However, one of the curious aspects of caffeine supplementation is that while it works extremely well for most athletes, there is a degree of individuality in response - some athletes mysteriously fail to derive any significant benefits. One theory for this is that in athletes who regularly consume dietary caffeine there may be a degree of habituation (i.e. caffeine tolerance), so athletes choose to refrain from teas, coffees and cola drinks in the run up to a race. A new study by Brazilian scientists, however, suggests that your day-to-day caffeine intake is actually irrelevant in determining your response to acute caffeine ingested before and/or during a race.

The Research
A study was conducted (double-blind, crossover, counterbalanced) whereby 40 endurance cyclists were allocated into three groups depending on their daily caffeine intake: 1. Low intake (around one strong cup of tea); 2. Moderate intake (around two cups of coffee); 3. High intake (around five cups of coffee). All cyclists then completed three separate time trials in a random order on three different occasions either consuming a caffeine supplement, a placebo supplement or neither (the control condition).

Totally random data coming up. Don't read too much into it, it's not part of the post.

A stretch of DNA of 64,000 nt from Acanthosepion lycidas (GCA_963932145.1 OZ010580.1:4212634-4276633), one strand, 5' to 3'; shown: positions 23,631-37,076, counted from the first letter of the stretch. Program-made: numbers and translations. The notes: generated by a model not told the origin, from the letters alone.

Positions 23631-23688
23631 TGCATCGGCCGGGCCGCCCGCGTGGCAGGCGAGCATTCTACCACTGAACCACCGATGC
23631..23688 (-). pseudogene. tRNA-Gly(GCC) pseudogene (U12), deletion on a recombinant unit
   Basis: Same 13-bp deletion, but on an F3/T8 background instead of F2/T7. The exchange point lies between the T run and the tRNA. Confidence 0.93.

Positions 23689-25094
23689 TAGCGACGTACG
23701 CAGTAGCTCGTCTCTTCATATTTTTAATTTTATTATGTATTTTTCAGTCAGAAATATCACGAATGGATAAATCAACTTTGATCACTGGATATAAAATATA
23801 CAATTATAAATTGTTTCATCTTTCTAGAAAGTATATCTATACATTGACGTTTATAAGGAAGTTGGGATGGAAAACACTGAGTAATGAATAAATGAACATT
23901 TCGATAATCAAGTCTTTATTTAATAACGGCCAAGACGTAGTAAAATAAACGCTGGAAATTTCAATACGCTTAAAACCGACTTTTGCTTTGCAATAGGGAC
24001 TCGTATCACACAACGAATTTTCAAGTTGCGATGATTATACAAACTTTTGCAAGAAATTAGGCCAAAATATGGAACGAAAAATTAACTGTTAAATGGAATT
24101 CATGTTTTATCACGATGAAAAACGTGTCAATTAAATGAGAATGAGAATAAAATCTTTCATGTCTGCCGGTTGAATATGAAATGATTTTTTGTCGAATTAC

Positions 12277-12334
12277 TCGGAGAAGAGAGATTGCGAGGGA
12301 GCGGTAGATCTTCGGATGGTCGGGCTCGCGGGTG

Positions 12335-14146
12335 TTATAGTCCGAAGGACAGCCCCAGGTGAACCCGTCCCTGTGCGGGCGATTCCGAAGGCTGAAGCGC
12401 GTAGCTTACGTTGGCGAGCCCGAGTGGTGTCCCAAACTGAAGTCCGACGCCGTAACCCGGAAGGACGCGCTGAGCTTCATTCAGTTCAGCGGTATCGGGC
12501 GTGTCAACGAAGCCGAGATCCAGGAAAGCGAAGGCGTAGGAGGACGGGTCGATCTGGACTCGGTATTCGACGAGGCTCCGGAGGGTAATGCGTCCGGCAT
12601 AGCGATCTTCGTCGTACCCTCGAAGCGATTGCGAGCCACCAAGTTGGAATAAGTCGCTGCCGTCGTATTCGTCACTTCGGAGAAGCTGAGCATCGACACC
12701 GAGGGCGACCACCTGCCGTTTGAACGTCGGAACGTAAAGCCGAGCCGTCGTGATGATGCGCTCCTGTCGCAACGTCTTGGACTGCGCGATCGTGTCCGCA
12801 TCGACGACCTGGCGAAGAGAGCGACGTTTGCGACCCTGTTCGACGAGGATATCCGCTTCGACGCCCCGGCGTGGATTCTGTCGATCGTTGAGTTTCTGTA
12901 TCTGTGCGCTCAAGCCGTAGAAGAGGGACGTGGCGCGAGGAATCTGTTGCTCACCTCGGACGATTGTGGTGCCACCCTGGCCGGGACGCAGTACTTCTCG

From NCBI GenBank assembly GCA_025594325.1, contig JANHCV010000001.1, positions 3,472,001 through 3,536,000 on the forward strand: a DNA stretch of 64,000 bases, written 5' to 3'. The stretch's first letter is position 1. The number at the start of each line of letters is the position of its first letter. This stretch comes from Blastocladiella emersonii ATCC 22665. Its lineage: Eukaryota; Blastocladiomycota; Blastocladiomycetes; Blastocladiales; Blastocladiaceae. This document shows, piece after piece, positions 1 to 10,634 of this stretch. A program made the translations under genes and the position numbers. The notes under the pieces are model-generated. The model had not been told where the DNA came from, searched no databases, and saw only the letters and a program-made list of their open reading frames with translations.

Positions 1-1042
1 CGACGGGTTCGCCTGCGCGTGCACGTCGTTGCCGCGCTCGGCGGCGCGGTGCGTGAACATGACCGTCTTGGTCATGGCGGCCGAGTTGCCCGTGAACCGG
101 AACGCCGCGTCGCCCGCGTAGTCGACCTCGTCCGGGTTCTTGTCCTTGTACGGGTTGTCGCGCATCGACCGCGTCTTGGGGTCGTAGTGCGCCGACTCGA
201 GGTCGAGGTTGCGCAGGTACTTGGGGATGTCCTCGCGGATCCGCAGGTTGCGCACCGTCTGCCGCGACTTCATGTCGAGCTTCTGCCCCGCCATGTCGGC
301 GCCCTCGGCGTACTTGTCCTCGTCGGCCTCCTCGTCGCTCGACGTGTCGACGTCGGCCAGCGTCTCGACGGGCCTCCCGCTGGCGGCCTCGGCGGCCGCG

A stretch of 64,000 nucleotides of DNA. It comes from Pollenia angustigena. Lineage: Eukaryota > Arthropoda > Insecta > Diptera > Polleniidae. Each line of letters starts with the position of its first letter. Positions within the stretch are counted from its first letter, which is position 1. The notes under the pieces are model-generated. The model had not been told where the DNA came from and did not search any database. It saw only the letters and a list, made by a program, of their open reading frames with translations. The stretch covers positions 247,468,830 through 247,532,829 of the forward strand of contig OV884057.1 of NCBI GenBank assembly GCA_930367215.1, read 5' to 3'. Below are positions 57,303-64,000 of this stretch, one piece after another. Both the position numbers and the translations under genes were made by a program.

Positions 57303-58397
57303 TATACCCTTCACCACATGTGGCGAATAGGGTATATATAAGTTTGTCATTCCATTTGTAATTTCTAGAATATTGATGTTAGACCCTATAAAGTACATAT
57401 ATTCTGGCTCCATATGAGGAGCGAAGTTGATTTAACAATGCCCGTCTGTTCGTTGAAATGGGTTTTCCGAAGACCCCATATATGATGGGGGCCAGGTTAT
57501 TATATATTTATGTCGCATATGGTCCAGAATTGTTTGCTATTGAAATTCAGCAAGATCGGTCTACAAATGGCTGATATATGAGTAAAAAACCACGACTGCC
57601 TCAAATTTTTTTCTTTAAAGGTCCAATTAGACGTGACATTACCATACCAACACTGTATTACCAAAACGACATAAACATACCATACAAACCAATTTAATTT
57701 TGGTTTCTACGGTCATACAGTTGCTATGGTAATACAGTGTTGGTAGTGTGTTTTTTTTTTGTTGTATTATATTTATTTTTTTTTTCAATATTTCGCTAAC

The times of each trial were then recorded.

The Results
When the data was analysed the first finding was the the cyclists all performed significantly better when they took caffeine (an average time of 29mins 55secs, compared to 30mins 49secs (placebo) and 31mins 08secs (control)). More importantly though, there was no difference in time-trial times across the three groups, and the degree of improvement was unrelated to the amount of caffeine that he/she usually consumed in their daily diet.The amount of caffeine consumed in the diet also bore no relationship to the levels of perceived exertion experienced when the caffeine was/wasn't consumed before the time trial.